As elaborated above, neuroscientists hypothesize that limbic and paralimbic structures play an important role in helping individuals adjust to extreme conditions. Thus, the activation in amygdala and insular cortex are critically modulated by the level of resilience. In particular, if the anterior insular plays an important role in helping to predict perturbations in the internal body state, one could hypothesize that greater activation in this structure is associated with better resilience. Moreover, if one assumes that the amygdala is important in assessing salience in general and the potential of an aversive impact in particular, one could also hypothesize that greater resilience is associated with relatively less activation in the amygdala during stressful events. The involvement of the insular cortex supports our general notion that this brain structure may be critically involved in assessing ongoing internal body states as they relate to challenges in the outside world. Activation of insular cortex has been reported in a number of processes including pain (Tracey et al., 2000), interoceptive (Critchley, Wiens, Rotshtein, Ohman, & Dolan, 2004), emotion related (Phan, Wager, Taylor, & Liberzon, 2002), cognitive (Huettel, Misiurek, Jurkowski, & McCarthy, 2004), and social processes (Eisenberger, Lieberman, & Williams, 2003). In reward-related processes the insular cortex is important for subjective feeling states and interoceptive awareness (Craig, 2002; Critchley et al., 2004) and has been identified as taking part in inhibitory processing with the middle and inferior frontal gyri, frontal limbic areas, and the inferior parietal lobe (Garavan, Ross, & Stein, 1999).
WHY HOW USE A NEUSROSCIENCE APPROACH TO A BUILDING MENTAL TOUGHNESS & RESILIENCE THROUGH A MILITARY PHYSICAL TRAINING PROGRAM?
The neuroscience approach to understanding optimal performance in extreme environments has several advantages over traditional descriptive approaches. First, once the roles of specific neural substrates were identified, they could be targeted for interventions. Second, studies of specific neural substrates involved in performance in extreme environments could be used to determine what cognitive and affective processes are important for modulating optimal performance. Third, quantitative assessment of the contribution of different neural systems to performance in extreme environments could be used as indicators of training status or preparedness. The observation that the insular cortex and amygdala are modulated by levels of resilience were a first step in bringing neuroscience approaches to a better understanding of what makes individuals perform differently when exposed to extreme environments. The application of this systems neuroscience approach helps to extend findings from specific studies with individuals exposed to extreme environments to develop a more general theory. As a consequence, one can begin to develop a rational approach to develop strategies to improve performance in these environments.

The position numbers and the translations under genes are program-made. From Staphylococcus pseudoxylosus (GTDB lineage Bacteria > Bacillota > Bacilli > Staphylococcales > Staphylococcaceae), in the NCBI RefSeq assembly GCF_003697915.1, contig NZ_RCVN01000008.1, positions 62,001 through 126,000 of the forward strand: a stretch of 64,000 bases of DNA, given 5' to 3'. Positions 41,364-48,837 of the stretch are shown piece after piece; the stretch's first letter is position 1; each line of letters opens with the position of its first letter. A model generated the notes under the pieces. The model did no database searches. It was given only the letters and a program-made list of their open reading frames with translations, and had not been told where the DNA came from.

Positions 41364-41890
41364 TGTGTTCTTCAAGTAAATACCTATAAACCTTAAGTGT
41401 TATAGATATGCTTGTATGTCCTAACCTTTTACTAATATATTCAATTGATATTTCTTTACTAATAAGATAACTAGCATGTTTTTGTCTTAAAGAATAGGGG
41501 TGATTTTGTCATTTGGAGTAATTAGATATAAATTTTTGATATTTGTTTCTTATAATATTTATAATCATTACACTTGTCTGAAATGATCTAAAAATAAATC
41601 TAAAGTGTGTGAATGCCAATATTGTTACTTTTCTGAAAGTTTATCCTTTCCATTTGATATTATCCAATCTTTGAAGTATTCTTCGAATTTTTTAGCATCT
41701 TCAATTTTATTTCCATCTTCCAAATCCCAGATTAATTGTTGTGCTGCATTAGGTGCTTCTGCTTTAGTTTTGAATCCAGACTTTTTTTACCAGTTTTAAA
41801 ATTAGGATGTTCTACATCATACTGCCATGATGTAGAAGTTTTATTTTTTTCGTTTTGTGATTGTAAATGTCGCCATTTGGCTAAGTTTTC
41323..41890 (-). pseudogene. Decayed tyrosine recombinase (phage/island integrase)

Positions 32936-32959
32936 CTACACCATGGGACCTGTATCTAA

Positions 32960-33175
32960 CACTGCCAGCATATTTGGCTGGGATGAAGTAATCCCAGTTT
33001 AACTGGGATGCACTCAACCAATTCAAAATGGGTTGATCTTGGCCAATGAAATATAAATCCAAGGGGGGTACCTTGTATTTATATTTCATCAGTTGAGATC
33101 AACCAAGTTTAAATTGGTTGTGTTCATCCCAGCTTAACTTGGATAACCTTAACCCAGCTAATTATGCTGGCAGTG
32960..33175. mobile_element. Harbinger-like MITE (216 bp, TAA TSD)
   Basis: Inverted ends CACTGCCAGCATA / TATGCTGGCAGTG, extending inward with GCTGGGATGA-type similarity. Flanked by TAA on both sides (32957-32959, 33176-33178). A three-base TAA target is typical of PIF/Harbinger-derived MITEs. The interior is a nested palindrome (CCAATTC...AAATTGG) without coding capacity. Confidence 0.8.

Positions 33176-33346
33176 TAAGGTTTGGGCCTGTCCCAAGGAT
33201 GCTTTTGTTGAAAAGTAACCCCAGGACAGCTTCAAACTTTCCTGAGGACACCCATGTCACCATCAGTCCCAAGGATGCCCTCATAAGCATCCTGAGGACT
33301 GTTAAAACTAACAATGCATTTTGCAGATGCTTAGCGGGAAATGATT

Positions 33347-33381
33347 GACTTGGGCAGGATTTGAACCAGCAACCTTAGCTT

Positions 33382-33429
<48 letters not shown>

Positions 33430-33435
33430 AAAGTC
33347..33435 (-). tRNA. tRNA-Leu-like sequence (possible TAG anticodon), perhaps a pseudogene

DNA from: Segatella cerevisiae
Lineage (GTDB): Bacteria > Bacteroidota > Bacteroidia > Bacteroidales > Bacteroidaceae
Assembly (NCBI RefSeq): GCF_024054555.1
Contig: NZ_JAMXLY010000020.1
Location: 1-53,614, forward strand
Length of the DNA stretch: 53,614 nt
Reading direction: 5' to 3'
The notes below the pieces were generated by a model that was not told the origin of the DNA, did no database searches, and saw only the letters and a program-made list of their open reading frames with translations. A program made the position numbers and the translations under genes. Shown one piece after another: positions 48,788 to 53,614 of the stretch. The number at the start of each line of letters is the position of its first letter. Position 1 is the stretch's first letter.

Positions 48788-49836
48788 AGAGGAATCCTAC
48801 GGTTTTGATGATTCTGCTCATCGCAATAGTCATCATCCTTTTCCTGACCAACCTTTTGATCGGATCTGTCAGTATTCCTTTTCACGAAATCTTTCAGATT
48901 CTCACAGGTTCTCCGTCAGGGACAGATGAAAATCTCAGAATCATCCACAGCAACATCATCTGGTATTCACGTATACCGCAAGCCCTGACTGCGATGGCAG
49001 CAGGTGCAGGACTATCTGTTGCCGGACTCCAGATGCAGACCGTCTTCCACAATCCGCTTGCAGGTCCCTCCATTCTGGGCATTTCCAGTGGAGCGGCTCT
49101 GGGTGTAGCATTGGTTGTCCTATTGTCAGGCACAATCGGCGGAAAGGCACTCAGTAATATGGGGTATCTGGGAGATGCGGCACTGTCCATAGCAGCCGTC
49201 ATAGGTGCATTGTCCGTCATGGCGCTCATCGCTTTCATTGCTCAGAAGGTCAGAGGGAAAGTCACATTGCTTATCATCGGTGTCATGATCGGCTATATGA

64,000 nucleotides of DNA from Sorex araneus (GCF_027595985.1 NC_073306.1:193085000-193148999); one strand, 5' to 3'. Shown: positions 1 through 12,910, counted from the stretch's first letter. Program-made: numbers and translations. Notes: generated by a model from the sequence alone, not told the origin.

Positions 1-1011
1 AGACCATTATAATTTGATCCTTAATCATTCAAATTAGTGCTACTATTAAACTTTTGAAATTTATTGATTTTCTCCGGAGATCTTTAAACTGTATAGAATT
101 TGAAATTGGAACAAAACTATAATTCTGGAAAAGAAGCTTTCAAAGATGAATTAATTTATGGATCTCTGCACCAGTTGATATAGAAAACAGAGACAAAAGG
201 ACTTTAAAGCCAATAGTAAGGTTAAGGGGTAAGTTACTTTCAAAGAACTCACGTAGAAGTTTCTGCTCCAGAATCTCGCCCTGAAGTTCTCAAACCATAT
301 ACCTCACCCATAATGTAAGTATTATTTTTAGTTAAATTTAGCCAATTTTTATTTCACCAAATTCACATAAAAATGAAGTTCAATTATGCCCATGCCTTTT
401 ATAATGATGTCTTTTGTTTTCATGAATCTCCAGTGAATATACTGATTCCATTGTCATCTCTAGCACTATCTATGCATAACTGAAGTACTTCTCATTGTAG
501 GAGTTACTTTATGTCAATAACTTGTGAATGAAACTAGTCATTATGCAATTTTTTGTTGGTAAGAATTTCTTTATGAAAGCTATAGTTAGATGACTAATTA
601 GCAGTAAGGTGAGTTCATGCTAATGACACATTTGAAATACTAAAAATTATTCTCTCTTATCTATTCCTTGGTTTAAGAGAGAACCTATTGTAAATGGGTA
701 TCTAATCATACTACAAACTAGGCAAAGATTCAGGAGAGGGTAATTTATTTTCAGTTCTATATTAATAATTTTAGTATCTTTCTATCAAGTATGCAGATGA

SO HOW DO WE USE CSF-PREP DURING MILITARY PHYSICAL TRAINING TO INCREASE MENTAL TOUGHNESS & RESILIENCY?
Resilient individuals are able to generate positive emotions to help them cope with extreme situations (Tugade, Fredrickson, & Barrett, 2004a). According to Fredrickson’s broaden-and-build theory, positive emotions facilitate enduring personal resources and broaden one’s momentary thought of action repertoire (Fredrickson, 2004). That is, positive emotions broaden one's awareness and encourage novel, varied, and exploratory thoughts and actions which, in turn, build skills and resources. For example, experiencing a pleasant interaction with a person you asked for directions turns, over time, into a supportive friendship. Furthermore, positive emotions help resilient individuals to achieve effective coping (Werner & Smith, 1992) serving to moderate stress reactivity and mediate stress recovery (Ong, Bergeman, Bisconti, & Wallace, 2006). Neuroscientists suggest that individuals that score high on self-reported resilience may be more likely to engage the insular cortex when processing salient information and are able to generate a body prediction error that enables them to adjust more quickly to different external demand characteristics. In turn, a more adapt adjustment is thought to result in a more positive view of the world, and that this capacity helps maintain their homeostasis. This positive bias during emotion perception may provide the effective thinking strategies that resilient individuals use to interpret the world and achieve effective ways to bounce back from adversity (Bonanno, 2004a) and maintain wellness.